Summit Preparatory High School, facing the expiration of its charter from a county no longer legally allowed to sponsor it, is rallying to win approval for a new charter from the Sequoia High School District.
Summit was originally chartered three years ago through the Summerville Union High School District in Tuolumne County, though the school has always been located in Redwood City. State law, however, has changed since then to require charters to be issued by the district within which the school operates, making it impossible to renew that charter.
It will cost the Sequoia District more than $2.4 million to adopt Summit’s charter, but the district cannot refuse its adoption for that reason, according to Superintendent Patrick Gemma.
"The law says you may not deny a charter just because it has a negative financial impact on the district," Gemma said. Charters are evaluated on the basis of their academic standing and their financial viability. Summit’s academics are just fine, Gemma said, but the district is studying the school’s finances closely.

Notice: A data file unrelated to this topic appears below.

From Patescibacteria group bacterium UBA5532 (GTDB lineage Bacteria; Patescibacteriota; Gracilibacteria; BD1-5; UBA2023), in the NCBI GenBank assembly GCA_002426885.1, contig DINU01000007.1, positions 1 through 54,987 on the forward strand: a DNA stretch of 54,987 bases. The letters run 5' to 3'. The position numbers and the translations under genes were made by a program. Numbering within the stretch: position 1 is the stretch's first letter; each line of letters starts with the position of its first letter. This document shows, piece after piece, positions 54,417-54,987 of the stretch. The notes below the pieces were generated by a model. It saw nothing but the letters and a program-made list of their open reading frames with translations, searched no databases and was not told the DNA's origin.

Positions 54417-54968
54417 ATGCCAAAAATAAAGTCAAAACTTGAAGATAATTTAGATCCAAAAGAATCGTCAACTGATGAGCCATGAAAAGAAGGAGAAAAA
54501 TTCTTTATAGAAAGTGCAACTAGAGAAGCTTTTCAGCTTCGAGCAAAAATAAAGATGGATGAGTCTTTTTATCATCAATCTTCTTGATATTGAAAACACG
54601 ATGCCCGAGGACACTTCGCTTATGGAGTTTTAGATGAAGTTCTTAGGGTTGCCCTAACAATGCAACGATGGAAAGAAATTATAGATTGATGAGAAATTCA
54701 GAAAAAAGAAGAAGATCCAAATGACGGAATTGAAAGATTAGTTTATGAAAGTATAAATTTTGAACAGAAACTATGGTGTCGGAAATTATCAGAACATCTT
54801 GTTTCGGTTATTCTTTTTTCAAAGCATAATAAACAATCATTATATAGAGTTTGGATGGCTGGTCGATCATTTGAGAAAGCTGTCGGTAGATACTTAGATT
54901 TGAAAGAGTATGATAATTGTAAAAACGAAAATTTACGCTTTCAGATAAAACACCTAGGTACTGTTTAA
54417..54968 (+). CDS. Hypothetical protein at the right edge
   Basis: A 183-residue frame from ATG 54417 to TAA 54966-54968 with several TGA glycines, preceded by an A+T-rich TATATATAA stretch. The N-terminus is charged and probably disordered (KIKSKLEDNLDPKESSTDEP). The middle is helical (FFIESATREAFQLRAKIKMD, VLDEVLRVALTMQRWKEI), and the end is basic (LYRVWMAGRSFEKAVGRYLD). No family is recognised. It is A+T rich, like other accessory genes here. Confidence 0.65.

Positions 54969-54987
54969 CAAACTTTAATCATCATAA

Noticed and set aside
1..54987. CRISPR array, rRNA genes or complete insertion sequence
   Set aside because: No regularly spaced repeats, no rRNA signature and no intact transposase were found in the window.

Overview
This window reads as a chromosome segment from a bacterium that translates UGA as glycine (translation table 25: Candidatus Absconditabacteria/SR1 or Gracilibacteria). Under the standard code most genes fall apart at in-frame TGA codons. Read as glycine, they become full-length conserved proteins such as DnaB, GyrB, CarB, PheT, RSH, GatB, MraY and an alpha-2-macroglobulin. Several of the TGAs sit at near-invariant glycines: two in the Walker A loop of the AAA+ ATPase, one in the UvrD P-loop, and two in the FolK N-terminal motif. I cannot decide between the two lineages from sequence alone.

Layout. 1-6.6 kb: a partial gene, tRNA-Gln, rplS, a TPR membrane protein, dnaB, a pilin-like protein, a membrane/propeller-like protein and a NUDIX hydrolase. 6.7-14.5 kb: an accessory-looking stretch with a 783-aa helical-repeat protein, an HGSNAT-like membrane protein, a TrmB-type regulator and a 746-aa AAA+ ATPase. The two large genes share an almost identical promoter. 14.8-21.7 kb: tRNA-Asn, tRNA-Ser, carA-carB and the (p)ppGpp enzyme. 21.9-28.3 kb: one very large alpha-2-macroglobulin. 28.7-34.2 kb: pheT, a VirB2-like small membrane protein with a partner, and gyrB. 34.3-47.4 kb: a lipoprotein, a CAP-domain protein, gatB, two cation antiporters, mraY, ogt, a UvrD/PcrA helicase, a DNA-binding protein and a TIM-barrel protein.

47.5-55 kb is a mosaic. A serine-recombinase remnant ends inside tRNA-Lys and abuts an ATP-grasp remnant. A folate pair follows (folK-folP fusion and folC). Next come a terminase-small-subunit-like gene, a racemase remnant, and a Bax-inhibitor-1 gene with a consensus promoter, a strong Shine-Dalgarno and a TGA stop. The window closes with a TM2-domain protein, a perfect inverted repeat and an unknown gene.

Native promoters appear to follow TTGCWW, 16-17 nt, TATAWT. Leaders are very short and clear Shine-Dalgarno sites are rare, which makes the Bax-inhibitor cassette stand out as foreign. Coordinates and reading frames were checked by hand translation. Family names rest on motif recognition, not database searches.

Summit Principal Diane Tavenner is cautiously optimistic. "[The school] has already proved it meets all the criteria," she said. "But it’s somewhat of a political process, so you can never be sure."
Sequoia is already legally required to provide facilities for Summit. In recent months, the Sequoia district abandoned plans to make space for Summit at its Redwood High School campus and move Redwood to the Sequoia High School campus after the plan was found to be too expensive. Instead, Summit will take up residence in portables at Sequoia this fall when its enrollment grows from 275 to 400.
Parents of Summit students are expected to turn out at a public hearing on the charter application on Wednesday. The district must make its decision by June 4.
"I’m thrilled to have my son come home each day happy and excited about learning," Carla Schiefly said.
The Sequoia High School District board meets Wednesday at 4:30 p.m. at 480 James Ave., Redwood City.email@example.com